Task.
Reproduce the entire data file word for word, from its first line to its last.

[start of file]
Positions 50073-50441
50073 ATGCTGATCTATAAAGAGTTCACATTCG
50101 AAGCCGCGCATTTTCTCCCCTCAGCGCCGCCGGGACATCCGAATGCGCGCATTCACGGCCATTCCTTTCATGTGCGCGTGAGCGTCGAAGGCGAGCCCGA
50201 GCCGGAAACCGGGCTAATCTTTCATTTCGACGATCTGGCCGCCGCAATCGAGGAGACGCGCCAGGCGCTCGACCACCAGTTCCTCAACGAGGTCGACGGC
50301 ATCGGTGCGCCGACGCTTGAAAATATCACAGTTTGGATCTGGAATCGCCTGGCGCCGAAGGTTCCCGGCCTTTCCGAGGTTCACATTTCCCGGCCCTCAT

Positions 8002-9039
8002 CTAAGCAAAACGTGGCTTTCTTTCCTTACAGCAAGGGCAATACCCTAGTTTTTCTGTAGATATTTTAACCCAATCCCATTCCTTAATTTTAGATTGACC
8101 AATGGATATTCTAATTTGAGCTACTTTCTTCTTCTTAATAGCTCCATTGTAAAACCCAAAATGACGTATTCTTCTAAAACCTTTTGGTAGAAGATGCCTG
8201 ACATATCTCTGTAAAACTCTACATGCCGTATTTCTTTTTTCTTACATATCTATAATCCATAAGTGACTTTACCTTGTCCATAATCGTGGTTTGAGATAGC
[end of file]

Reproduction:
Positions 50073-50441
50073 ATGCTGATCTATAAAGAGTTCACATTCG
50101 AAGCCGCGCATTTTCTCCCCTCAGCGCCGCCGGGACATCCGAATGCGCGCATTCACGGCCATTCCTTTCATGTGCGCGTGAGCGTCGAAGGCGAGCCCGA
50201 GCCGGAAACCGGGCTAATCTTTCATTTCGACGATCTGGCCGCCGCAATCGAGGAGACGCGCCAGGCGCTCGACCACCAGTTCCTCAACGAGGTCGACGGC
50301 ATCGGTGCGCCGACGCTTGAAAATATCACAGTTTGGATCTGGAATCGCCTGGCGCCGAAGGTTCCCGGCCTTTCCGAGGTTCACATTTCCCGGCCCTCAT

Positions 8002-9039
8002 CTAAGCAAAACGTGGCTTTCTTTCCTTACAGCAAGGGCAATACCCTAGTTTTTCTGTAGATATTTTAACCCAATCCCATTCCTTAATTTTAGATTGACC
8101 AATGGATATTCTAATTTGAGCTACTTTCTTCTTCTTAATAGCTCCATTGTAAAACCCAAAATGACGTATTCTTCTAAAACCTTTTGGTAGAAGATGCCTG
8201 ACATATCTCTGTAAAACTCTACATGCCGTATTTCTTTTTTCTTACATATCTATAATCCATAAGTGACTTTACCTTGTCCATAATCGTGGTTTGAGATAGC